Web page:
As I started that process I also went to a presentation by Jen McDaniel at a local Tri Club Event. At that event Jen suggested logging your food daily on an app called MyFitnessPal. I downloaded the app, and I have logged every meal for 4 years since that presentation. I haven’t missed a day yet. It is really the best way for me to control my food. I have learned food is fuel and not entertainment. What I put into my body highly affects how I feel and perform as an athlete.

During my hiking journey, I started volunteering at Stray Rescue of St. Louis, taking shelter dogs for day hikes. In 2012 at the shelter I met Jen Haskins (Sarah Haskins - Sister-In-Law) a great triathlete that would also take dogs for hikes. I had mentioned that I was always curious about trying the Lake St. Louis Triathlon. I remember hearing about it when I was running as a kid. She said you should sign up and do it. I said I haven’t run in years, my road bike hasn’t been touched in years and I don’t know how to swim. She said she would coach me through it. So in 2012 I signed up for the Lake St. Louis Triathlon really not knowing a whole lot about the sport. But after crossing the line, I was hooked.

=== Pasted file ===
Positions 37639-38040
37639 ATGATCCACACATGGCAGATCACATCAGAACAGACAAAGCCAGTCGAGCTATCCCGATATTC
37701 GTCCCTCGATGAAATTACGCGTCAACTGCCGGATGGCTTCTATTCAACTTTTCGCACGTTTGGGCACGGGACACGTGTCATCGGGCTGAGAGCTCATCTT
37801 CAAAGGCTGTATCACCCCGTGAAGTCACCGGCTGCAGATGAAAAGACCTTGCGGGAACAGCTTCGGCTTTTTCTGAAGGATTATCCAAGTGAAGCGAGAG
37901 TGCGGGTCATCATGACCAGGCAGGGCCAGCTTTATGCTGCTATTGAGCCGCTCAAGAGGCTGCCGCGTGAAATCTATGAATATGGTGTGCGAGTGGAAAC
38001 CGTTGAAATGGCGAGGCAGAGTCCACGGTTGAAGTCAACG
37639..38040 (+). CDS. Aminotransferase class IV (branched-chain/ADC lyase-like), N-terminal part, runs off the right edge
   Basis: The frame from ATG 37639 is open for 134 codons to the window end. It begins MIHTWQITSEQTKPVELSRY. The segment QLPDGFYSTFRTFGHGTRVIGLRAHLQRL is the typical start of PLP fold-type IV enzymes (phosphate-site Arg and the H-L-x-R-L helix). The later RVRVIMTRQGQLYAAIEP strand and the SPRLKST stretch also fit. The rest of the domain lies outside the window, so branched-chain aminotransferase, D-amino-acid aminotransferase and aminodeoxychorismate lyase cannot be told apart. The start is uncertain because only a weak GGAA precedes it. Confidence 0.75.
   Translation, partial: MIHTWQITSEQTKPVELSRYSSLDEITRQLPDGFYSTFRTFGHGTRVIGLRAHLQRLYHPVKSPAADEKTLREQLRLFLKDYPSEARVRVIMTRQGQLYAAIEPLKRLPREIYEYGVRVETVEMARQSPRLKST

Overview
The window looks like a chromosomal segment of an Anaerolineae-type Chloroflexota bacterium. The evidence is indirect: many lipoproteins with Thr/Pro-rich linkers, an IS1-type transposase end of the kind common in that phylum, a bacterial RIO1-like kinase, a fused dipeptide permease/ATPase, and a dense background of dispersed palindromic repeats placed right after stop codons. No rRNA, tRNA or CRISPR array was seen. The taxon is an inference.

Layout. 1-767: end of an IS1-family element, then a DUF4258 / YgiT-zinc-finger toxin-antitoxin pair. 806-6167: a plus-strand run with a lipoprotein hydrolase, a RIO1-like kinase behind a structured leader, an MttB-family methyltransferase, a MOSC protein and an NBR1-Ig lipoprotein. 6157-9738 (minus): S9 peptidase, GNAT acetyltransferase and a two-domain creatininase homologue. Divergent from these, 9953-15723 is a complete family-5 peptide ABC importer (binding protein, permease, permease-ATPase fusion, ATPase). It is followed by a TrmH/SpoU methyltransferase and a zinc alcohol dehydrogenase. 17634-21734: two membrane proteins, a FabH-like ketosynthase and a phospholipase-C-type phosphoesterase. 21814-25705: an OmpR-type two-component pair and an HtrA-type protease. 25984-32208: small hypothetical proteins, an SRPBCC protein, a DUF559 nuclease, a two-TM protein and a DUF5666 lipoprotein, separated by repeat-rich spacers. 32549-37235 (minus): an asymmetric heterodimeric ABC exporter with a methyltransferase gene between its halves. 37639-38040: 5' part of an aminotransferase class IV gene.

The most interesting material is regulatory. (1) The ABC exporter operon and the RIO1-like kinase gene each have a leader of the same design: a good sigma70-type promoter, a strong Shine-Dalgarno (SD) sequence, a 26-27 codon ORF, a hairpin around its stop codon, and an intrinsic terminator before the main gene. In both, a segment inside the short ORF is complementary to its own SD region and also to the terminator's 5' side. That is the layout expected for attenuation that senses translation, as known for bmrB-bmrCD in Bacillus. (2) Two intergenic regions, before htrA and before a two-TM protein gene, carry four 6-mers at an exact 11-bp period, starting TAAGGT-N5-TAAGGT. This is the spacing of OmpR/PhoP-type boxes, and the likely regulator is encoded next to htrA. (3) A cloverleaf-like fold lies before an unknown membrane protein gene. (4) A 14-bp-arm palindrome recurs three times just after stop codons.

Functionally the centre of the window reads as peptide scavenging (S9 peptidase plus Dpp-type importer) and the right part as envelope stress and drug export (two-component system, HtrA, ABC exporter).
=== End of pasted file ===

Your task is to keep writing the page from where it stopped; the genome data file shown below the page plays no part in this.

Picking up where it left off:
2.  What made you hire a coach?

My first 70.3 I trained for by myself and really thought I would have a decent experience. One month prior, I would be riding the MS150 (75 miles each day) and I had completed some half marathons. So I figured I would work on the swim portion and everything would be fine… Well my first 70.3 didn’t go so well. The water was 56/57 degrees. I cramped up in the water. On race day, I must have looked totally panicked. Sam came up to me prior to the start and encouraged  me to stay calm and I had this. During the swim I sat on buoy after buoy. I barely made the swim cutoff; I had to side stroke, I was so cramped. I finished, but felt highly disappointed and thought maybe this sport is not for me - other athletes are so much faster.